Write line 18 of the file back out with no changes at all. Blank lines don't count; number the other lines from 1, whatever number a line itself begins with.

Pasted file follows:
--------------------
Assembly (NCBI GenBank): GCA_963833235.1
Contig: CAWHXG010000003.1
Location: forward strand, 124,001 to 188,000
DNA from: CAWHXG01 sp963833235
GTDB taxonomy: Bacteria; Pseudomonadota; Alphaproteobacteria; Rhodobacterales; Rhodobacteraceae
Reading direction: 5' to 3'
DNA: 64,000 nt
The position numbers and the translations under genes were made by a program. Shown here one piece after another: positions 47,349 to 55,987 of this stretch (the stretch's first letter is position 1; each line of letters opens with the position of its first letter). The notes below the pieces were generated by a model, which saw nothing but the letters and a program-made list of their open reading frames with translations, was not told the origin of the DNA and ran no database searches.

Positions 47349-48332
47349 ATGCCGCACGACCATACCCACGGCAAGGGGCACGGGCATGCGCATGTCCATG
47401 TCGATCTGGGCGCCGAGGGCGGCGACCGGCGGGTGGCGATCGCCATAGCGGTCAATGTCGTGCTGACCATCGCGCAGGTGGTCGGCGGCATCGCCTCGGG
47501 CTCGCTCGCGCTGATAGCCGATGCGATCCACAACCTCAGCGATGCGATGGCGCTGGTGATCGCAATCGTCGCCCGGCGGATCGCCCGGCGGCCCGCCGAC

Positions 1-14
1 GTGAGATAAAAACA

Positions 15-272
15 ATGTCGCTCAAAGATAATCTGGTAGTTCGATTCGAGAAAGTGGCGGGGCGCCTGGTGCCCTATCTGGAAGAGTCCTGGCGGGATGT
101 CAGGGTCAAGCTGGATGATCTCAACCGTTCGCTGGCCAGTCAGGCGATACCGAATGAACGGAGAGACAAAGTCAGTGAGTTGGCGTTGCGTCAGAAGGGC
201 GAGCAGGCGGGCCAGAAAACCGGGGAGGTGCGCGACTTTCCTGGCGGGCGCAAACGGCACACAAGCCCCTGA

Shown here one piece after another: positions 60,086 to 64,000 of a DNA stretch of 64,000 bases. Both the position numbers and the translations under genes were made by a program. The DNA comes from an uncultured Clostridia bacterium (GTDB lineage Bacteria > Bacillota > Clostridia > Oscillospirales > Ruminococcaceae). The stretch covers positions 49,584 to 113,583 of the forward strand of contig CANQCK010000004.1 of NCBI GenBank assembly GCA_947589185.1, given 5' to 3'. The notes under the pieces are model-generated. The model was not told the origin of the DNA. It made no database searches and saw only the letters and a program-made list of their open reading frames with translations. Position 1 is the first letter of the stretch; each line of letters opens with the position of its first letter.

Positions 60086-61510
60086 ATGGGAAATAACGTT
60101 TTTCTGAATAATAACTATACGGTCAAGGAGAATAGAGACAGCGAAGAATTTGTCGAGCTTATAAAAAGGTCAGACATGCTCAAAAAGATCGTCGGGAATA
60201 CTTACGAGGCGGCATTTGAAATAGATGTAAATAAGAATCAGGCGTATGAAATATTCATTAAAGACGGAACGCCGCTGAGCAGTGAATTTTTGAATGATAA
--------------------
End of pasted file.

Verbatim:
201 GAGCAGGCGGGCCAGAAAACCGGGGAGGTGCGCGACTTTCCTGGCGGGCGCAAACGGCACACAAGCCCCTGA